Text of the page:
After exhaustive debate and a plethora of public inquiries, the Government has agreed with thousands of Albion fans that Falmer is the best option.
It’s not a site that would be chosen in a city like York where there is plenty of green space between the built-up area and the ring road.
But it does have advantages. It is within walking distance for many people, bearing in mind how far fans will stride out to Withdean.
It is close to one of the busiest roads in Brighton with the city’s best bus route already serving both Sussex and Brighton universities.
It is right next to Falmer railway station. Yes, the land is in the countryside, which is why organisations such as the South Downs Society put a perfectly legitimate case against the stadium.
But the rural nature of Falmer was dented 50 years ago when Brighton council first agreed to a new red-brick university next door. Then it agreed to site the college of education – now part of Brighton University – on the other side of the road.
The biggest blow to rural tranquillity came when the Department of Transport agreed to that misnomer, the Falmer Diversion. Far from diverting the A27 away from the village, it sliced Falmer in half with a roaring dual carriageway. The Brighton bypass increased traffic further.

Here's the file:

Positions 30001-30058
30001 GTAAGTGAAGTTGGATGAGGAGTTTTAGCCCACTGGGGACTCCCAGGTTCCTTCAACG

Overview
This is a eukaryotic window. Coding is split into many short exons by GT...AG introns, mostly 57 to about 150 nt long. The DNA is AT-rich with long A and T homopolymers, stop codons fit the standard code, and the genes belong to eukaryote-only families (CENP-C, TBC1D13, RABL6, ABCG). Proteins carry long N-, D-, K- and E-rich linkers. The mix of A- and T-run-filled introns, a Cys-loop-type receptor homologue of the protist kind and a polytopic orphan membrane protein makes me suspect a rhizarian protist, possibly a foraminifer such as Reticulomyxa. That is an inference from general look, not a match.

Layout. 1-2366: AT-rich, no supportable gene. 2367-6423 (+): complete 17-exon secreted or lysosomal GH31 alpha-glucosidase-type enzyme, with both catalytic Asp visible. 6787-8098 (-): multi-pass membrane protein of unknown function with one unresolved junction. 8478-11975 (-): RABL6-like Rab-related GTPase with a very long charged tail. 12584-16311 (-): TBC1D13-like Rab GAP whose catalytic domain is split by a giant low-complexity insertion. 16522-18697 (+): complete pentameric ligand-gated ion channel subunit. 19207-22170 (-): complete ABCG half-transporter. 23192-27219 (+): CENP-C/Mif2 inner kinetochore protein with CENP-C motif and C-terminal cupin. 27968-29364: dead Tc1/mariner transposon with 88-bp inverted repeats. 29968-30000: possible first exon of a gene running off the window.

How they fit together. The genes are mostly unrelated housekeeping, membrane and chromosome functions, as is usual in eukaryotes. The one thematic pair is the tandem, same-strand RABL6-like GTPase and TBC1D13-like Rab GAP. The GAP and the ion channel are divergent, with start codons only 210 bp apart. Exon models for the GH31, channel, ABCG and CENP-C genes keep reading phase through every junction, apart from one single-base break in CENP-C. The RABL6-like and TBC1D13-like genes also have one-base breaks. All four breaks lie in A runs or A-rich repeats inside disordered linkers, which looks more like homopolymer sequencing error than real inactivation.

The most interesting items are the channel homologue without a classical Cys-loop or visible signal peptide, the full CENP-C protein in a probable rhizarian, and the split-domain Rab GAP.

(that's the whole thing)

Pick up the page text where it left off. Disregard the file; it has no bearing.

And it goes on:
It’s not as if there haven’t been other plans for the site now earmarked for the stadium. In the Seventies, the NHS wanted to build a new hospital there but instead settled for augmenting the current Royal Sussex County Hospital site.
Albion’s splendid new stadium will not be all that visible from the Downs because it will lie in something of a dip.
Where it can be seen it will augment the views in much the same way as Goodwood Racecourse does north of Chichester. The stadium has been designed as an object of beauty reflecting the pride people feel in their club.
That pride has been consistent ever since the dreadful days when Albion decided, against the wishes of their fans, to sell the Goldstone Ground. Even today there are many supporters who will not set foot in the soulless retail park that has been erected in its place.
There have been celebrity supporters such as DJ Norman Cook and sports presenter Des Lynam.